He said the company would now focus on the commercial, rather than the leisure, market and it would appoint other companies to manufacture its boats under licence.
The meeting was a shambles as many shareholders found it difficult to hear Series because there were no microphones. Shareholders should turn up for the reconstituted annual meeting later this year, particularly as the results for the six months to September should be available then.
The Ecoya meeting this week was a complete contrast to Sealegs. The conservative Northern Club was positively hip as the scent of candles floated through the air, young girls helped shareholders to their elegant linen-covered tables and directors Rob Fyfe and Grant Baker wore smart suits and ties.
Director Rich Frank had just flown in from his home in Beverly Hills and commented that he had to miss the Emmy Awards to attend the Ecoya meeting.
Chairman Geoff Ross gave his usual polished performance. He said the company had excellent prospects and the Trilogy skin care products now generated more sales than the traditional Ecoya candles.
He told shareholders that revenue for the six months to September was expected to be up 16 per cent from the same period in the previous year.
Full year sales were expected to be $26.6 million, an increase of 18 per cent over the previous year, and operating earnings would be above breakeven for the full year.
Ross also said the company would be looking to acquire an additional business in the next 12 months and this would be partly funded by raising new equity.
The following day, Jasons Travel Media held its annual meeting at the company's modest head office in Newmarket.
Jasons is an honest and hard-working company with an extremely low sharemarket value. It has dropped off the radar since Steven Joyce departed.
Joyce, now a National Government Cabinet minister, played a major role at the company between 2005 and 2009.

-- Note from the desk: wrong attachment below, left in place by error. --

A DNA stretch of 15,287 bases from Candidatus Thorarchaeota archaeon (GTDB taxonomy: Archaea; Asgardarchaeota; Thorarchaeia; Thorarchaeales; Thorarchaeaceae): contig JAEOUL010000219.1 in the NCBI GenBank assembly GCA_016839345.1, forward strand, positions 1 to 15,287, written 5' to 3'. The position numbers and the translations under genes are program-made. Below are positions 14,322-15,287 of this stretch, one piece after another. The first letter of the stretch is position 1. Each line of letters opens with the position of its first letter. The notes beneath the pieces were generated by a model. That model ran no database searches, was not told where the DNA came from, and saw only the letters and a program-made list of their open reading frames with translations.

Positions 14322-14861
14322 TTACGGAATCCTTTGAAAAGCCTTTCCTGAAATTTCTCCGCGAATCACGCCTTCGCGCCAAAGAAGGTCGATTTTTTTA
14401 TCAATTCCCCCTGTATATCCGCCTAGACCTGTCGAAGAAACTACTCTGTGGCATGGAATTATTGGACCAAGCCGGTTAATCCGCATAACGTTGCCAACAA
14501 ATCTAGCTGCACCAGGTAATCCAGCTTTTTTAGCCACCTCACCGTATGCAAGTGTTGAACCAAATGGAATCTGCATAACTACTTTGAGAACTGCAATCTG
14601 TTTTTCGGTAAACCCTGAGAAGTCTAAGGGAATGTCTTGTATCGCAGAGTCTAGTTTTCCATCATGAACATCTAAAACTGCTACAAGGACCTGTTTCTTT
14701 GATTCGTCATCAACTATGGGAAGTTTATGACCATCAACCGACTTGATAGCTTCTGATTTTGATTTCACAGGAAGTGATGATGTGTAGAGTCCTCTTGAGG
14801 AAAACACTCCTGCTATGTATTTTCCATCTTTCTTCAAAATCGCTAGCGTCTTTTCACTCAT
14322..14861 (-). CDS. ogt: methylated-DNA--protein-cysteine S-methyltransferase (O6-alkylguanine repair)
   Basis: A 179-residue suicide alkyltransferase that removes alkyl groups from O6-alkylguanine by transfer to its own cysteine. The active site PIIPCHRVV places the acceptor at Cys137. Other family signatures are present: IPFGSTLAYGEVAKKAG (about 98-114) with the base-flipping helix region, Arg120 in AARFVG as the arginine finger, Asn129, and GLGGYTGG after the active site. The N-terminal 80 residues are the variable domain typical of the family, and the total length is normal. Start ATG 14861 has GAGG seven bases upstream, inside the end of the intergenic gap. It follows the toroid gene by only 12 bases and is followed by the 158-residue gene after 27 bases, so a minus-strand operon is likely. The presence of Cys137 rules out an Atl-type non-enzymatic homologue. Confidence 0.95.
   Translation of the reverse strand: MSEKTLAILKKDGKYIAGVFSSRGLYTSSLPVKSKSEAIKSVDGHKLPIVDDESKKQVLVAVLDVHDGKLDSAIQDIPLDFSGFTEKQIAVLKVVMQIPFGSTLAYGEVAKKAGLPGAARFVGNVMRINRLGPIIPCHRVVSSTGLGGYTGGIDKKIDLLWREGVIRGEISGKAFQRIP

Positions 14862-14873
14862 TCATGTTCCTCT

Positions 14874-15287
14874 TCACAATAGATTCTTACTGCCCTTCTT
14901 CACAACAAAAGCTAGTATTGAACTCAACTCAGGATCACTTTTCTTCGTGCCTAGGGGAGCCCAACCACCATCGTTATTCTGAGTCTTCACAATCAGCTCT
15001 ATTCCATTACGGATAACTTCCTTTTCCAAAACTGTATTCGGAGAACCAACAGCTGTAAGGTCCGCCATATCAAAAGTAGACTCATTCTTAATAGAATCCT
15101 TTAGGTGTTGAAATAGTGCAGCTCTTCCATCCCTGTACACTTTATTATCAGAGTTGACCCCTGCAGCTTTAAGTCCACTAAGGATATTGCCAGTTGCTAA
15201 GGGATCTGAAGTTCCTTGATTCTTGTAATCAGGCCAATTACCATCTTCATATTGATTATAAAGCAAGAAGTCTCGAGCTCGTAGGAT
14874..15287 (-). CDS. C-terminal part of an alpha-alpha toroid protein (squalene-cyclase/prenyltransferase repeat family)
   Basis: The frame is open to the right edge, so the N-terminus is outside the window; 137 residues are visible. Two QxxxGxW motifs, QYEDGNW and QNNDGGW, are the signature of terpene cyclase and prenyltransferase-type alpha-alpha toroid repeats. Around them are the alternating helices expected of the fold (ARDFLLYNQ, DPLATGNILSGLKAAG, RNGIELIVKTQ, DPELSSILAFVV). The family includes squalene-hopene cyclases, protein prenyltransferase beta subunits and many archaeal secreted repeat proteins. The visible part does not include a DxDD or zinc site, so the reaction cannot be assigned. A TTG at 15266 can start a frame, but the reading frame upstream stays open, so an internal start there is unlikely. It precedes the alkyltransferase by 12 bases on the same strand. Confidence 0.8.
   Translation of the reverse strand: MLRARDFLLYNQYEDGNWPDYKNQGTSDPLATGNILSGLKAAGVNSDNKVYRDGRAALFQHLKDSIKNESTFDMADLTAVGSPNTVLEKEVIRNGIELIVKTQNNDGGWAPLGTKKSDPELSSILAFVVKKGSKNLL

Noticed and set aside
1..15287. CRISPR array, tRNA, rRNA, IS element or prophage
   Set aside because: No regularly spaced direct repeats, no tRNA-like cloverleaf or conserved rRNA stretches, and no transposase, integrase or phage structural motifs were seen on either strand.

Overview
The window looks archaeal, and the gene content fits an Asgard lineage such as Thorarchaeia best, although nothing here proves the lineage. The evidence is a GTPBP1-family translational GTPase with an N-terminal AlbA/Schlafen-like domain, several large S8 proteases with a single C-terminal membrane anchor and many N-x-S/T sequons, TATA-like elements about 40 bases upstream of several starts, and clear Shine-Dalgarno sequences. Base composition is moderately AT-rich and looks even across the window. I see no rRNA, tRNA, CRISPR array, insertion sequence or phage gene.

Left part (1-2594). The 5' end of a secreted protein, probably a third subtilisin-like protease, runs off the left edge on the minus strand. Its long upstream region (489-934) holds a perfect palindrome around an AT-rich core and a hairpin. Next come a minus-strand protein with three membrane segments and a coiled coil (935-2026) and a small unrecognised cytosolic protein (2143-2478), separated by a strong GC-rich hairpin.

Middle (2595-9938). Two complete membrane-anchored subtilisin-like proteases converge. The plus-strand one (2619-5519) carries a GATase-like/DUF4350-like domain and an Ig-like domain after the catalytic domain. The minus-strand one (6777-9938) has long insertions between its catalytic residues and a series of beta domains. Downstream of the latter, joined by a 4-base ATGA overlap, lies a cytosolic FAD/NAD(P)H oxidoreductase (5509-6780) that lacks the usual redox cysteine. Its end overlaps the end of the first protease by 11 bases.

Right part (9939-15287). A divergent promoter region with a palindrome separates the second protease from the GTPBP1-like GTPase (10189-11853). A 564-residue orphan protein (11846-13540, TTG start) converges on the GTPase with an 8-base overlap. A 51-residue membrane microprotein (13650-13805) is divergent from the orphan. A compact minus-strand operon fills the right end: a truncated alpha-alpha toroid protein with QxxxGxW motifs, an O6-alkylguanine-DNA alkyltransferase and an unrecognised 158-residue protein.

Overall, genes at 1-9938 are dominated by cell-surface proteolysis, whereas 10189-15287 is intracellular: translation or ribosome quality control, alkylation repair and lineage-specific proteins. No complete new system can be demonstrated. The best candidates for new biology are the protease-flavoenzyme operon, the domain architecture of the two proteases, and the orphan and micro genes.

Jasons' problem is the two words in its name - travel and media. Both industries are are depressed and extremely competitive and Jasons' earnings before interest, tax, depreciation and amortisation (ebitda) have fallen for four consecutive years with directors forecasting a further decline in the year to next March.
But John Sandford, who is the company's largest shareholder, has just been appointed chairman, and CEO Kevin Francis has completed only one year in that position.
Sandford, Francis, new director Jamie Hall and two senior executives spent a great deal of time explaining the strategies the company had adopted to cope with the depressed environment, and all expressed confidence in the company's future.
The unfortunate feature of the Jasons' meeting - and those of most small listed companies - is that so few shareholders bother to attend. There were no more than 10 or 12 non-staff shareholders at Jasons' meeting, and no media, brokers or broker analysts in attendance.
These small companies often turn out to be the NZX's best achievers.
But listed companies also have a responsibility to promote themselves to the investing public.
The Sealegs debacle demonstrates that the company does not understand the NZX rules and wanted to exclude some non-shareholding analysts from its meeting.
Jasons Travel Media didn't lodge its notice of meeting with the NZX, nor did it post the meeting notice on its website.
Ecoya is the only one of the four companies to actively promote itself to the investment public and, as a result, it had several media and investment people at Tuesday's meeting.
The simple lesson from this story is that it will be difficult to convince investors that your company is first class in promoting itself to customers if your communications with shareholders and potential investors is deficient.
Disclosure of interest: Brian Gaynor is an executive director of Milford Asset Management, which holds Ecoya and Sealegs shares on behalf of clients.